There was a time not too long ago when the words electric vehicle (EV) were basically shorthand for small. In fact, some of those early EVs were so tiny you half expected to see a kid following behind the thing with a remote control in hand.
But, for good or ill, time moves on and as the technology has advanced car makers have been able to make EVs bigger, brighter and in the case of the new G-Electric, very boxy.
The G-Electric is an electric version of the G-Wagen, Mercedes popular SUV. Short for Gelandewagen (German for cross-country vehicle), the G-Wagen is a four-wheel drive developed by the German auto maker in the seventies. It was built for the military and dozens of national armies around the the world, including the U.S. military still retain a roster of the vehicles.
This electric conversion is one-off project by the Dutch green transport company e-Traction. It has been realized to serve the research needs of e-traction and the Dutch Ministry of Defense and it’s currently in the hands of the army in the Dutch city of Apeldoorn.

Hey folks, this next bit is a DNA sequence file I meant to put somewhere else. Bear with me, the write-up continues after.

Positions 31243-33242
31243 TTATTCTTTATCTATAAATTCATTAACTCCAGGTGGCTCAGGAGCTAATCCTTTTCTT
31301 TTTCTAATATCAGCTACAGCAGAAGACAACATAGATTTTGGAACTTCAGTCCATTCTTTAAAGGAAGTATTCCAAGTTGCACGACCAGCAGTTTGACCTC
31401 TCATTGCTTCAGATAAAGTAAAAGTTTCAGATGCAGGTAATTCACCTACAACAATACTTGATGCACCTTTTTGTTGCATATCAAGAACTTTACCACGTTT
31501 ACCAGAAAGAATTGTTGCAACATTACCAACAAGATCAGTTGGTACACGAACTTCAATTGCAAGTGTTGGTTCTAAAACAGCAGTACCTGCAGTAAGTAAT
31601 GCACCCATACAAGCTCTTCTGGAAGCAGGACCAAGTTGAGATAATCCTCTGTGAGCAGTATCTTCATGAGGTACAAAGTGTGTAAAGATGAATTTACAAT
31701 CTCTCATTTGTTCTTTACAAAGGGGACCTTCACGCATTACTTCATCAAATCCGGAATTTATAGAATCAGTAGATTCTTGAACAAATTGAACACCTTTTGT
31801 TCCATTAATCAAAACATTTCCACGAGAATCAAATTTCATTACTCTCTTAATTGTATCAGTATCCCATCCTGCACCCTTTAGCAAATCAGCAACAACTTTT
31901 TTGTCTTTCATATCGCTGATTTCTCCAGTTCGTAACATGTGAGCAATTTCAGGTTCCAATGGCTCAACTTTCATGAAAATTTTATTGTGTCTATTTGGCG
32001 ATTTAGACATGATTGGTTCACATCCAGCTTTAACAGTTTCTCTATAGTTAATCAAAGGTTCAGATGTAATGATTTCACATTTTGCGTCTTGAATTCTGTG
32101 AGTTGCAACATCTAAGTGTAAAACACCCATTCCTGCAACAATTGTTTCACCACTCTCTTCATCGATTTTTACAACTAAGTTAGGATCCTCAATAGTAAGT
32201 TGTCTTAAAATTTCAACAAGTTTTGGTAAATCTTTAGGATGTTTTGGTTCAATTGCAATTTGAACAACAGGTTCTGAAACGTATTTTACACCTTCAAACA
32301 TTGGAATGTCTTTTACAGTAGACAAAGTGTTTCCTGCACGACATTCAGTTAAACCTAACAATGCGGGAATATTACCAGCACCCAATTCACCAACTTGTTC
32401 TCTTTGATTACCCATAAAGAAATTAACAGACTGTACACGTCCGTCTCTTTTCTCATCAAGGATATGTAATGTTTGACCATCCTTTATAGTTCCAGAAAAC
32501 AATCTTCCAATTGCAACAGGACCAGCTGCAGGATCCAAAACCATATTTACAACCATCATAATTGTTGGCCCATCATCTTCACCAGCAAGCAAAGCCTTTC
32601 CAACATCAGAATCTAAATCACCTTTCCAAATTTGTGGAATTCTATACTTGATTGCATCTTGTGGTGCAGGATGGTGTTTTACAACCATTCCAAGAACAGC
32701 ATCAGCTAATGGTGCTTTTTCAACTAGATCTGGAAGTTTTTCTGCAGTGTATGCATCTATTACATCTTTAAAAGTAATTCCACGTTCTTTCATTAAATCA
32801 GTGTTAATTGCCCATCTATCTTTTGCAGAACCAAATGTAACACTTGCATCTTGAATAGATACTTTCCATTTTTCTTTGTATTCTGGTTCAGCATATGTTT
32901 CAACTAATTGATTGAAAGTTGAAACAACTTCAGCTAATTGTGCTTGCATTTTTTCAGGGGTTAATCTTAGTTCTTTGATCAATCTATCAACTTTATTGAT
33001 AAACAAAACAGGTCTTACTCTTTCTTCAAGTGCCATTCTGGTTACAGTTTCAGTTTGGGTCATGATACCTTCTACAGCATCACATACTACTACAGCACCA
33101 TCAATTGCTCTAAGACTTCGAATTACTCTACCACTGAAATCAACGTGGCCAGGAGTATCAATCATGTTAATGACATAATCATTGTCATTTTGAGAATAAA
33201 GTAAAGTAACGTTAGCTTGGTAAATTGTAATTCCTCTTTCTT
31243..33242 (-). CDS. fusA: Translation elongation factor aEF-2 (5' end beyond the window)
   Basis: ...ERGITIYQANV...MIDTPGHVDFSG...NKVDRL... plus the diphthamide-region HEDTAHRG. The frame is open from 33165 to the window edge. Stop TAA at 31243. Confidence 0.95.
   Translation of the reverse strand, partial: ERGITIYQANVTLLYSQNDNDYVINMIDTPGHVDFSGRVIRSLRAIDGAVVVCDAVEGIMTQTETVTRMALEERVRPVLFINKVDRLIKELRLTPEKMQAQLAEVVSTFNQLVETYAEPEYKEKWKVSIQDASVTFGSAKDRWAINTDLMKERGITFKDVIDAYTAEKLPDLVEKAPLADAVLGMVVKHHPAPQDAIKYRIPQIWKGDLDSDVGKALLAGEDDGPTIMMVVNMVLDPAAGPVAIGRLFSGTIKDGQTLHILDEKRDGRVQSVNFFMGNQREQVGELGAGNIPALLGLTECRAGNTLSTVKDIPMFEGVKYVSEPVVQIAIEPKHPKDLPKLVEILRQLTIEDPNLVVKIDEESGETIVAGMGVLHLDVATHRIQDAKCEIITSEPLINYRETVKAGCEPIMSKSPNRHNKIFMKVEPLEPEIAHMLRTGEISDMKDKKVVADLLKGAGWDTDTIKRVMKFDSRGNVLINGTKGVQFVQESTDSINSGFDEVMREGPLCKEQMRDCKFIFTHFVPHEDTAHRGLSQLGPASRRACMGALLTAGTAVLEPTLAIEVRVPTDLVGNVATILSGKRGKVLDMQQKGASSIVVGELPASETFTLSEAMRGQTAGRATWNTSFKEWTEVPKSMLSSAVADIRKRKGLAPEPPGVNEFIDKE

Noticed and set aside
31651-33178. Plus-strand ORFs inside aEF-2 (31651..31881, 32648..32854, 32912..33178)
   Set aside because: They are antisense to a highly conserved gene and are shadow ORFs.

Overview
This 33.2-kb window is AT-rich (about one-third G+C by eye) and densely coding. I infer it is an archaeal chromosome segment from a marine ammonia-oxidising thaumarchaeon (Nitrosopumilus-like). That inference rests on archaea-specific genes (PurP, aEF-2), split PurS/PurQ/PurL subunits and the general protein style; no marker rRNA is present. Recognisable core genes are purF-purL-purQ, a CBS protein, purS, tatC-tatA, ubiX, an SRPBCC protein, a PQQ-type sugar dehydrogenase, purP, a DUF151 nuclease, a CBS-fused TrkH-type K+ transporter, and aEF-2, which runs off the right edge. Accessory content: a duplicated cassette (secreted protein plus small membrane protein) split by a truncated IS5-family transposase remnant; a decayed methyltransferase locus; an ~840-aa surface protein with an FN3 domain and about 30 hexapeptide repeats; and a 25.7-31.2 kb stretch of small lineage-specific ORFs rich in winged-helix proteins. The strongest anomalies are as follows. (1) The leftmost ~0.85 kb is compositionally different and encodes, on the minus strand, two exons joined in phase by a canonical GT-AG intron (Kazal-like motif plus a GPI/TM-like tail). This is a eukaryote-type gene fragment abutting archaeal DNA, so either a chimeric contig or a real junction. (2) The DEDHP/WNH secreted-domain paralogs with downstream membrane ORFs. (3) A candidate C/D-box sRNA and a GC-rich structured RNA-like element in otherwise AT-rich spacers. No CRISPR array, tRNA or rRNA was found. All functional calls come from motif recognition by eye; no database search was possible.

In place of a 5.4-liter supercharged V8 engine producing close to 500-horsepower, the G-Electric has 92 percent efficient in-wheel electric motors. The car has a lithium-ion battery packaged under the passenger compartment, leaving more space under the hood for future experiments.
With fuel prices running to historic highs major automakers, looking for an alternative to petrol powered cars, have sunk serious cash into producing EVs. At the same time, the development of lithium-ion batteries has helped revolutionize the electric car. These batteries, the same kind that power most mobile phones and laptops, are powerful, relatively light, have a high energy-to-weight ratio, recharge quickly and hold charge when not in use.